So it’s not just fentanyl that’s causing a spike in overdose deaths. It’s also analogs like carfentanil, which has also drawn media attention as it’s appeared in the illicit drug market. Carfentanil is typically used as a sedative for large animals like elephants. Its use is widely considered too dangerous for humans; the Associated Press even described it as a “chemical weapon” because several countries, including the US, have actually prepared for its potential use in war.
Unlike heroin, fentanyl and its analogs can be made fairly easily in a lab. That makes fentanyl far cheaper to produce, without the hassle of growing opium poppy and then converting the poppy into morphine and then into heroin.
Over the past few years, fentanyl and its analogs have appeared in the streets, often laced into the illicit heroin supply. Law enforcement officials believe that most of this fentanyl comes from labs in China, where it’s produced without the supervision of US drug regulators and law enforcement officials who would very much like the drug to stop going to illegal recreational uses.
The drug is then shipped from China to the US, typically through Latin America. Along the way, it’s cut into heroin by drug traffickers and dealers, who can then make more money out of their newly cut heroin since it will have more kick for a lower dose.
Generally, fentanyl is described as anywhere from 40 to 100 times more potent than morphine and several times more potent than heroin. While it’s hard to get any good numbers for potency, Juurlink believes these descriptions are broadly accurate for fentanyl.
The measurement “is somewhat subjective,” he said. “People metabolize these drugs differently, so there’s always going to be variability. So whenever you hear a firm number, there’s always a fudge factor; it’s really an estimate.” But he added, “It’s probably pretty fair. In a hospital, I would give somebody 10 milligrams of morphine but only 0.1 milligrams of fentanyl.”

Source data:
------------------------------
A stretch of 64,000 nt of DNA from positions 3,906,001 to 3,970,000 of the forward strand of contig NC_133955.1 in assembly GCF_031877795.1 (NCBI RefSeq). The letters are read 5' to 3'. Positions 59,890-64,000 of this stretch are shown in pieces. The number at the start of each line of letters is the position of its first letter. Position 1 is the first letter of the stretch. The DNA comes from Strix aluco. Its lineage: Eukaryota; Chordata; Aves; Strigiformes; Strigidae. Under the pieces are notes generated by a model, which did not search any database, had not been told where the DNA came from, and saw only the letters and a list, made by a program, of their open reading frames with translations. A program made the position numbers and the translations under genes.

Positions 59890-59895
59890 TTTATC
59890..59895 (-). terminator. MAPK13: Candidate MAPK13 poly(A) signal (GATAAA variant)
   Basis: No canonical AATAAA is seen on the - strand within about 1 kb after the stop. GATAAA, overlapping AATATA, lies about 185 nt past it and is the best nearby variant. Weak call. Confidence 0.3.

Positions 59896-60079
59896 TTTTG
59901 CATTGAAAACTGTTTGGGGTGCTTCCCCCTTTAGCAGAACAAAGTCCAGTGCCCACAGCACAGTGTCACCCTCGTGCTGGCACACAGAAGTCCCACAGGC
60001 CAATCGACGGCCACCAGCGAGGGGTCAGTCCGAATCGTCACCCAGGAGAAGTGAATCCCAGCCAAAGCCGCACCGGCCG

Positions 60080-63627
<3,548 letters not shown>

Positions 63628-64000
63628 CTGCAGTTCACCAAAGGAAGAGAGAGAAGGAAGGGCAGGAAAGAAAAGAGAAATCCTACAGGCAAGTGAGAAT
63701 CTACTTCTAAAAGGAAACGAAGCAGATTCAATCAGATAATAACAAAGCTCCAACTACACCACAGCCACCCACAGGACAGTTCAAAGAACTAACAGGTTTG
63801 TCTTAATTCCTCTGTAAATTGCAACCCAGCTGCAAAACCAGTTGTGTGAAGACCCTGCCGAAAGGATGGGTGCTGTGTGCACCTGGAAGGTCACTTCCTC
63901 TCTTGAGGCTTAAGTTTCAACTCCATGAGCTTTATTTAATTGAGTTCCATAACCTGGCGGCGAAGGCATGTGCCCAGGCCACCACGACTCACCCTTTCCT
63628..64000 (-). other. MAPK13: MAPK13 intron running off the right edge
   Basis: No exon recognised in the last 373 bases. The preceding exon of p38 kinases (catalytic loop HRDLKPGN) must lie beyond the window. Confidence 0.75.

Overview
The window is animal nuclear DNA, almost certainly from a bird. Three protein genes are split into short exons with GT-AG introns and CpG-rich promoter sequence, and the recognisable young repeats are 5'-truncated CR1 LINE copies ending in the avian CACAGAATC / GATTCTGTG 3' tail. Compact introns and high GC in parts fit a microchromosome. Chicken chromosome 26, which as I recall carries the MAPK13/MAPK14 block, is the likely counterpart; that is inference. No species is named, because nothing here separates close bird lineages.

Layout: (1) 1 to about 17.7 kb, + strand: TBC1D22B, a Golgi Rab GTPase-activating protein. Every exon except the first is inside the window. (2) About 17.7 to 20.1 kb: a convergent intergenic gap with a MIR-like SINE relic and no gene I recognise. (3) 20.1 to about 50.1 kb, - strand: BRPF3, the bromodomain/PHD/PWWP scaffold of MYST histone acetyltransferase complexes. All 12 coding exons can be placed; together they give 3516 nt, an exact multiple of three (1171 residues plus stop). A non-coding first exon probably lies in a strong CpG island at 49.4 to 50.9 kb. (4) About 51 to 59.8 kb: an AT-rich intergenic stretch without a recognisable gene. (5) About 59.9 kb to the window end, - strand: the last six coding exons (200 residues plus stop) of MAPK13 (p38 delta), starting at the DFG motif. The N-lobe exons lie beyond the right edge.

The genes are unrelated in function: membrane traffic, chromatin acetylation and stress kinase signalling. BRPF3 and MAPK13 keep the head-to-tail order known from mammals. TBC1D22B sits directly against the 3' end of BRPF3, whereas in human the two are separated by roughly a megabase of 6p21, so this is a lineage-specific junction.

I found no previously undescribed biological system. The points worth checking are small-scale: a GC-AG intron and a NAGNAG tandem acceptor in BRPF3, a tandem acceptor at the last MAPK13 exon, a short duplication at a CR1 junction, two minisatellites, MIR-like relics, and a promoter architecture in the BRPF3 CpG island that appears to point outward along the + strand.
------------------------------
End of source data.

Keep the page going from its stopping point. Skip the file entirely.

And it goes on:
One way to understand just how potent fentanyl can be: It often negates naloxone, an antidote used to reverse opioid overdoses. While first responders can typically use one dose of naloxone to save someone’s life if she’s overdosing on common painkillers or heroin, they’ve found that multiple doses of naloxone can be needed to fight back a fentanyl overdose.
Now, none of this is to say that fentanyl is the only threat in the illicit opioid market. Heroin, by itself, is also pretty dangerous. Just look at the tens of thousands of deaths linked to it before fentanyl made a big entrance to the drug market in the past few years.
But fentanyl is more potent, and that makes it more likely to cause an overdose.
One of the things that makes these drugs so deadly is very often drug users don’t seek them out, instead buying heroin that turns out to be laced with potent fentanyl or one of its analogs. So a heroin user will try the same dose he’s always tried, only to end up overdosing because of the unexpected fentanyl adding far more than he can handle.
But sometimes drug users deliberately take these drugs. Prince, for one, overdosed on fentanyl he was reportedly taking for medical purposes, although he was struggling with drug addiction at the time of his death.
And there have been a few reports of drug users seeking out these drugs, sometimes because they find out that the drugs are leading to more overdoses and figure that, therefore, they must be really potent.